SAN FRANCISCO (03/27/2000) - Microsoft Corp. led the Dow Jones Industrial Average on a downhill ride today. The Dow dropped 86.87 points, or 0.78 percent, to 11,025.85 as it became clear that the federal government would reject the company's settlement offer in its antitrust lawsuit. Uncertainty over the tech behemoth's future led Microsoft to close the day down US$7.63, or 6.83 percent, at $104.06.
The drop affected the Nasdaq as well. Though the index stayed afloat through the day, buoyed by gains in Cisco Systems Inc. (up 69 cents to $80.06), Intel Corp. (up $3.63 to $142.69) and Qualcomm Inc. (up $2.94 to $148.94), the tech-rich indicator couldn't retain its gains, and finally dropped 4.47 points, or 0.09 percent, to close at 4,958.56.
The financial sector suffered a small beating as well, with JP Morgan falling $5.69 to $131.13, American Express Co. losing $5.13 to close at $150.50, and Citigroup falling half a point to close at $60.06 -- none of which helped the Dow.
What happens next is anyone's guess. Indeed, Microsoft's drop follows a near 15 percent rise in the company's stock price just last week. Today's hard-hit financials were otherwise nicely up this month, causing the declines to come as a surprise. Analysts suspected some profit-taking, but were hard-pressed to explain the dips.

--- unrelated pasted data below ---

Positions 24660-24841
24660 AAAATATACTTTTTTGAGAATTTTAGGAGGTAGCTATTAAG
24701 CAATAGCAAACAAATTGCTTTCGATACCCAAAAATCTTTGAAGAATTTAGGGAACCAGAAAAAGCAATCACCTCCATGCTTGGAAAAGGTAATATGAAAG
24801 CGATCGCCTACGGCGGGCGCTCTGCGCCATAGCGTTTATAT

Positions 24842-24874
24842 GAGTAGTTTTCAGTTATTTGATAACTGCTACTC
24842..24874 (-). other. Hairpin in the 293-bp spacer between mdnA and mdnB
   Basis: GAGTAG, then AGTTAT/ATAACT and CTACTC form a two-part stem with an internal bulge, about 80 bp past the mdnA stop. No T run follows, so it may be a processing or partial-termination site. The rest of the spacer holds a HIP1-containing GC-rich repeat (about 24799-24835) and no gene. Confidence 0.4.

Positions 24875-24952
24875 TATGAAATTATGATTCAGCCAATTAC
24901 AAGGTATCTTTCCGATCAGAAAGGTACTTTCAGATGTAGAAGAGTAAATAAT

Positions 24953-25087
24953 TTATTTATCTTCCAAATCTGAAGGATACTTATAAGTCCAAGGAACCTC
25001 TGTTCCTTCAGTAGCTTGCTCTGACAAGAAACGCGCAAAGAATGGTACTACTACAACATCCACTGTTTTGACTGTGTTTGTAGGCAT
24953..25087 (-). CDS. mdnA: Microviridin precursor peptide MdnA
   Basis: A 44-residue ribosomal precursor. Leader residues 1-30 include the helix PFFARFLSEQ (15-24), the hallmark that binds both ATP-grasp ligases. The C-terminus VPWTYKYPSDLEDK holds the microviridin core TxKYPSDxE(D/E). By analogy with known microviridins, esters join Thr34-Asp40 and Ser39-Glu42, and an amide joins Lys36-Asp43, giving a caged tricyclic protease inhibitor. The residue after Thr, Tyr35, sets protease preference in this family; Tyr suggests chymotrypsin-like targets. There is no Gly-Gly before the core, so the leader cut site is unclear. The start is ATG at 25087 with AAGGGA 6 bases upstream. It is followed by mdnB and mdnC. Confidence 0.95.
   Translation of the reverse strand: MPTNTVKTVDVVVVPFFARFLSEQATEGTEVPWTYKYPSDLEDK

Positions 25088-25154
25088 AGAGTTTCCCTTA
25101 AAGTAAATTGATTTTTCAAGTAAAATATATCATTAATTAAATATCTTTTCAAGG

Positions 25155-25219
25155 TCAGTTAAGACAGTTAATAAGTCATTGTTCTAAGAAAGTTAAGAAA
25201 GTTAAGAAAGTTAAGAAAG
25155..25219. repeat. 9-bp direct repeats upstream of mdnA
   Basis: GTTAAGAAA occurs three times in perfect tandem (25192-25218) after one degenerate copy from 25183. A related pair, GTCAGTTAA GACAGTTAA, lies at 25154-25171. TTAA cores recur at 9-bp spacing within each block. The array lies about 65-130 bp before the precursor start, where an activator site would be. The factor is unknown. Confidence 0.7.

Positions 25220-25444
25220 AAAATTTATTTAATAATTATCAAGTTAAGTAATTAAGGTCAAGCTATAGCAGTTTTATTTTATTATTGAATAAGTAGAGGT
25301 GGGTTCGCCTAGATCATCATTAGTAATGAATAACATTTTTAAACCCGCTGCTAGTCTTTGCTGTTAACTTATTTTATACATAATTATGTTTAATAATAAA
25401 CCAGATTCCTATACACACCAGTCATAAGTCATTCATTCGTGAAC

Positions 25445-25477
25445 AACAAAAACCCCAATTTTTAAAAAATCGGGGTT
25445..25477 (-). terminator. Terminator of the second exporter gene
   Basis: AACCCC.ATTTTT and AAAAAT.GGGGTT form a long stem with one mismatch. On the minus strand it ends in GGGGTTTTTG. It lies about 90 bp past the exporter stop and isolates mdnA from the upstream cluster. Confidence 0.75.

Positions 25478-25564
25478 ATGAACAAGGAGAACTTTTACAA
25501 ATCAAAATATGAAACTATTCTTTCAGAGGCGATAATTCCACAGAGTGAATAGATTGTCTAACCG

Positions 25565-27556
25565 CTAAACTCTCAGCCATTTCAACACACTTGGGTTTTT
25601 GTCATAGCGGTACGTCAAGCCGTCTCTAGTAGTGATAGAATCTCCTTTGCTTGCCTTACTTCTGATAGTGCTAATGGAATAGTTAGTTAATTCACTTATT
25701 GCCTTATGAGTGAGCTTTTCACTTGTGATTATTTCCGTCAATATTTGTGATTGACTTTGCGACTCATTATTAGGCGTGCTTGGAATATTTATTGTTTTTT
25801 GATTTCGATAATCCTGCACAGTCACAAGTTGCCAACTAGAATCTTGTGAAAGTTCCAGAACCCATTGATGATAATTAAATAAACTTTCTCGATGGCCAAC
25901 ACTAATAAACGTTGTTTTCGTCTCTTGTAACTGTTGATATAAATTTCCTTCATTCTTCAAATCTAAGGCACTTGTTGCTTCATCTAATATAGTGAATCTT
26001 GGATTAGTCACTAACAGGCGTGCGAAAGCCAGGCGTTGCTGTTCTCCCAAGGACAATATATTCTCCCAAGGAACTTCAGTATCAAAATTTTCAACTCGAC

"Long-term trends are hard to call at this point, because there aren't any," said Jeffrey Warantz, an equity strategist at Salomon Smith Barney. "There's so much volatility. There are rapid turnarounds, or Greenspan says something, or some company releases bad numbers. It's not just volatility in the market; it's a volatility in sentiment that we're seeing. There's not a lot of firm conviction anywhere, one way or the other, about what the market is doing."
Indeed, it's been awhile since we've heard the traditional bull-vs.-bear debate; there are few ideas on which way the market will go, and disparities in the indices only add to the uncertain outlook. If there are any predictions to be made about the market, it's strictly on a sector-by-sector basis. And even then, only one sector continues to survive scrutiny and inspire hope: the beloved tech.